The country has over and over again proven to be limiting in every way.
The effect of all these is such that Nigerians – especially the youths – have become somewhat detached from the country and could care less if it burns to the ground. Their love for their country has been eclipsed by the many malfunctions plaguing the country.
Many Nigerian youths are ‘ghosts’…
People whose major dream is to seek their fortune in another land but are stunted by their financial incapabilities and are depressed by the realisation that as much as they really want to leave, they might remain here for a long time. They are like ghosts – their bodies are here, but their minds, souls and spirits are gone. They also move like strangers in their own land – working to better their own lives and resolving not to waste their emotions and power on a country ‘that is not worth it’.
The latest Big Brother Naija proved that Nigerians can go all out for something they are emotionally invested in. For a show that will not in any way make the average Nigerian’s life better (except if you’re a housemate), Nigerians spent millions upon millions of Naira to keep their favourite housemate in the house.
If you tell these same Nigerians who voted to make donations to build roads or hospitals, there’s a very high chance that they wouldn’t. That is because they have no trust in the system. What’s the guarantee that after donating, the roads will be constructed? What’s the guarantee that one government official will not buy substandard materials and ‘pocket the change’?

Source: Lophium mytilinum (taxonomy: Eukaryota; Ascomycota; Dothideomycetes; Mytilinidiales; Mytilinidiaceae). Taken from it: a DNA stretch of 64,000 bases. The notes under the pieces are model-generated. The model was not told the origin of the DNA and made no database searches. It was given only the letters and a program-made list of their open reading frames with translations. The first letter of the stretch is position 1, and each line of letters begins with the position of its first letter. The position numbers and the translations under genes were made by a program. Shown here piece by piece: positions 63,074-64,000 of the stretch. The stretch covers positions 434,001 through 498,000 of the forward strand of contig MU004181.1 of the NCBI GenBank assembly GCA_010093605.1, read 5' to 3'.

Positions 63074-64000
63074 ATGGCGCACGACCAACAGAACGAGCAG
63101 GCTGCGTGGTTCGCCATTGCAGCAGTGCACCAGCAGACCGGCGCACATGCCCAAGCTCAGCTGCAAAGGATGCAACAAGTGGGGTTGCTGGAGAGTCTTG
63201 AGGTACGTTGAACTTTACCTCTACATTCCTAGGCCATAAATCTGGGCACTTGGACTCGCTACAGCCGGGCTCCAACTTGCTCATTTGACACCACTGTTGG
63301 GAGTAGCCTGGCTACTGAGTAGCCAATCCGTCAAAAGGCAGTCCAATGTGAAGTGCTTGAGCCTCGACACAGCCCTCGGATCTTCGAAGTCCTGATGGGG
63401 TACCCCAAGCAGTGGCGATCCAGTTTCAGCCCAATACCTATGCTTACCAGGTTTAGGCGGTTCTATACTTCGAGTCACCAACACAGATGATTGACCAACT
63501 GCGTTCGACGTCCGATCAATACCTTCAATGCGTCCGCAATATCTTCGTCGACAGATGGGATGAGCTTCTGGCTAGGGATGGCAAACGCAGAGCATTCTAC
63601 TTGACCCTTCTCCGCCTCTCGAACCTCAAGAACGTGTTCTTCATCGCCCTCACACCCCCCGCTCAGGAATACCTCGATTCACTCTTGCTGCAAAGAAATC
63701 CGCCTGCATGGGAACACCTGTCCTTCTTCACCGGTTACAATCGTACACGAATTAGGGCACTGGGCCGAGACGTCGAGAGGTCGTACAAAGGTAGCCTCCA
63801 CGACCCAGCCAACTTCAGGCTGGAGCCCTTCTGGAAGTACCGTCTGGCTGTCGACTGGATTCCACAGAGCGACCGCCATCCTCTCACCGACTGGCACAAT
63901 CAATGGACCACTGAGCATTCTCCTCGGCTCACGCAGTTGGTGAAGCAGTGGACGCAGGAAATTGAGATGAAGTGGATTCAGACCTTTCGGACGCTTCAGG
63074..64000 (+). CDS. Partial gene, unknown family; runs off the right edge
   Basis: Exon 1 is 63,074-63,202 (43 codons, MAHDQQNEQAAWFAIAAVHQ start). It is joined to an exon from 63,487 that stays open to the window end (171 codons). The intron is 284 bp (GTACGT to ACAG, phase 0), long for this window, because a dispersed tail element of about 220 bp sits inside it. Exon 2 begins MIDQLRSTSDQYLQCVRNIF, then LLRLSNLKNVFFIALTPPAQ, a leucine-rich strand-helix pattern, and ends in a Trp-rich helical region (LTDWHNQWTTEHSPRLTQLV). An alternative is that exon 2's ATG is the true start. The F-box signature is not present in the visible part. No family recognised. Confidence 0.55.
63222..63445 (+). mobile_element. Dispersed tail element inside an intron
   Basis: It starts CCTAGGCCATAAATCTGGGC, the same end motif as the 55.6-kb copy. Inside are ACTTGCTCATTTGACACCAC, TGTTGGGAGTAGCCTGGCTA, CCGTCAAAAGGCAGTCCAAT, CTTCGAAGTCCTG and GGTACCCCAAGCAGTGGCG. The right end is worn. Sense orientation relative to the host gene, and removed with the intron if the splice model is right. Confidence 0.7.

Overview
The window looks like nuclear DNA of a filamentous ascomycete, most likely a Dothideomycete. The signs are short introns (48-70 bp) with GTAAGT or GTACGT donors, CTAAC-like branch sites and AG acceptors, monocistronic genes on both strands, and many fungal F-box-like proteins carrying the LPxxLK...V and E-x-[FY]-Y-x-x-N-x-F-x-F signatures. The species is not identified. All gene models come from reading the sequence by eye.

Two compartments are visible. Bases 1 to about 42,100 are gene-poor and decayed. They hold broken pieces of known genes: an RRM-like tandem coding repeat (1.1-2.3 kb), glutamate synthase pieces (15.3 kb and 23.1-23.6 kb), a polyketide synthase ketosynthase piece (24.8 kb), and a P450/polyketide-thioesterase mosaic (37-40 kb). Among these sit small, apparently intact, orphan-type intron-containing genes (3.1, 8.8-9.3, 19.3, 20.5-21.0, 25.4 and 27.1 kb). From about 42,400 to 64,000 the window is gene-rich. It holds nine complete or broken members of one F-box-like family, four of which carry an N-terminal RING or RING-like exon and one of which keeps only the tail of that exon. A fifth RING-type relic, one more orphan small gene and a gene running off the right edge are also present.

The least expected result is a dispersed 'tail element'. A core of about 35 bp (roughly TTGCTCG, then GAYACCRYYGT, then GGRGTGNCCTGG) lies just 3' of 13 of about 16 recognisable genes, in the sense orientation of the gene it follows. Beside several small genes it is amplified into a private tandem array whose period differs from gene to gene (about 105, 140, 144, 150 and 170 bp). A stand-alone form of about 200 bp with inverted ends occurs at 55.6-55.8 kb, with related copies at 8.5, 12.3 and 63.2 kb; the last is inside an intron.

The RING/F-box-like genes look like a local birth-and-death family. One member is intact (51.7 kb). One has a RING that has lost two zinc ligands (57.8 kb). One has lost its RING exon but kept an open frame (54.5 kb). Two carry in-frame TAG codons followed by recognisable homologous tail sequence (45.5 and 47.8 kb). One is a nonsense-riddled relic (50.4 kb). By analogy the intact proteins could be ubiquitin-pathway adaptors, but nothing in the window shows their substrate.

Many Nigerian youths would rather vote for a Big Brother Naija housemate than to go out to vote for a presidential candidate. They have more confidence that their votes will count in the Big Brother show than in the presidential election. So why do they have to vote if the election will be rigged at the end of the day?
Have you noticed that Nigerians hardly celebrate Independence Day anymore? Many people sit in their houses and say “what’s there to celebrate?”. It is increasingly common to see people hiss when the president talks. Nigerians can be heard saying “e no go fit beta, na God hand we dey”. Many would also say “this country is not worth dying for, let me just concentrate on my life abeg”.
It is obvious that a lot of Nigerians have lost hope in the country and they have been subdued.
More worrisome is the fact that, just like wildfire, this loss of hope is being passed on from Generation X to Millennials and then Centennials. Many growing kids can be heard saying “Nigeria cannot be better” and the solution is to ‘run away from all these problems’.
When Canada re-elected Justin Trudeau as their new Prime Minister, Nigerians were jubilating on Twitter. Although it was all jokes and fun, it is a perfect reflection of what many Nigerian youths are thinking. Jokes or not, everyone wants to go!
So is Nigeria raising a generation of ghosts? Or are we ghosts already? What can be done to restore hope into the hearts of Nigerians? What can be done to ensure that Nigerians become emotionally invested in the country? What can we do to bridge this gap between the government and the people?
What do you think? Let’s hear from you.